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Checking Results

You should not automatically accept the results of any financial calculator without first cross-checking to see that they are reasonable.

Scale and Rounding

For example, you may receive unexpected results when the number of decimal places is not appropriate for the problem.

The table below shows the monthly payment and ending balance for a $200,000 loan with interest rates ranging from 0% to 80%.  There are 360 monthly payments (30 years) with interest compounded monthly.   The loan was amortized with three different calculators each set to 4 decimal places.  We expect the  final balance to be very near 0. 

Rate Payment Balance At End of Period 360
TVM TI BA-II HP 10B
0 -555.5556 -0.0160 -0.0160 -0.0160
1 -643.2790 0.0161 0.0161 0.0161
2 -739.2389 0.0222 0.0224 0.0222
3 -843.2081 -0.0194 -0.0194 -0.0194
4 -954.8306 -0.0054 -0.0051 -0.0054
5 -1,073.6432 0.0411 0.0415 -0.0411
6 -1,199.1011 -0.0507 -0.0507 -0.0507
7 -1,330.6050 -0.0093 -0.0093 -0.0093
8 -1,467.5291 0.0658 0.0676 0.0658
9 -1,609.2452 0.0558 0.0558 0.0558
10 -1,755.1431 0.0907 0.0907 0.0907
20 -3,342.0374 -0.6722 -0.6164 -0.6722
30 -5,000.6893 13.4698 13.4698 13.4698
40 -6,666.7165 -70.6202 -65.6075 -70.6202
50 -8,333.3368 -702.6594 -495.3178 -702.6594
60 -10,000.0002 35,725.1096 35,725.1096 35,725.1097
70 -11,666.6667 200,000.0000 200,000.0000 200,000.0000
80 -13,333.3333 200,000.0000 200,000.0000 200,000.0000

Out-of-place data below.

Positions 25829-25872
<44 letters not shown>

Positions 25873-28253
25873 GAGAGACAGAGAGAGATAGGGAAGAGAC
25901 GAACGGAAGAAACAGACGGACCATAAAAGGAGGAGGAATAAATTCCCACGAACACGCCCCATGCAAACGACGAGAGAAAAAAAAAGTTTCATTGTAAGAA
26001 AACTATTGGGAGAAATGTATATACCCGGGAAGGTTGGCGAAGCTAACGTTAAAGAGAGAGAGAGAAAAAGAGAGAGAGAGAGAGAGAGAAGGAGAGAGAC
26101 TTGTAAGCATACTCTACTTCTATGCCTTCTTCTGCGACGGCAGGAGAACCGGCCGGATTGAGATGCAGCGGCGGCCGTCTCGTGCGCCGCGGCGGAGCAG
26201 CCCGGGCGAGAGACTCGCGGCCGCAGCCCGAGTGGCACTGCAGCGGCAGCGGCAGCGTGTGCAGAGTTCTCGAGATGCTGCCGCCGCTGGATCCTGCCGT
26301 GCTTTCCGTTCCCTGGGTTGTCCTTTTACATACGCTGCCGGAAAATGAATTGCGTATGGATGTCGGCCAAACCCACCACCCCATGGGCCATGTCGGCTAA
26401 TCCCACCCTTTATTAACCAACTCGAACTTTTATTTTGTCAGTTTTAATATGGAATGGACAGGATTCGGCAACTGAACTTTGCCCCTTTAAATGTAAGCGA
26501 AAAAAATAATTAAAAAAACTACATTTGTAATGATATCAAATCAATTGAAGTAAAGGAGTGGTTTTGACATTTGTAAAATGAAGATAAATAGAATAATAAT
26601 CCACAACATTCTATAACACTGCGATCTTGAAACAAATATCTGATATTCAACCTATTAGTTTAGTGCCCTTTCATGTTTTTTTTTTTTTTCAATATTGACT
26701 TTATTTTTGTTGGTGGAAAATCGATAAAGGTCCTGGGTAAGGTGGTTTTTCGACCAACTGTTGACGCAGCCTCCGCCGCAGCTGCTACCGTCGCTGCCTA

As you can see,  there are minor differences in the results of the three calculators throughout the range of rates due to different rounding conventions, but the final balance is under $1.00 through 20%.  However, the ending balance is well over $1.00 at 30%, and at 70% the original $200,000 loan has not been reduced at all!  The amount of the payment that is applied to the outstanding balance is less than $.0001 for the first payments and so the balance is never reduced.  Using additional decimal places will reduce the error.

 

Signed Values

Normally when you amortize a loan, the present value and payment will have opposite signs since the calculators use a cash flow convention. From the customer point of view, a $10,000 loan represents a positive cash inflow since it is money received and payments are negative cash outflows. From the perspective of a bank, the opposite is true. The present value is a negative cash outflow and the payments are positive inflows.

However, when the present value and payments are both positive or both negative, the calculators differ on how interest should be represented. In this example, a customer has deposited $200,000 in a savings account with an 8% interest rate (a negative outflow). The customer continues to make $500 deposits each month (additional negative outflows). The table shows the result of amortizing the first period using three different calculators:

 
Principal Interest Balance
HP 10B -1,833.333 -1,333.333 -201,833.333
TI BA II -1833.333 +1,333.333 -201,833.333
TVM -1833.333 -1,333.333 -201,833.333


 
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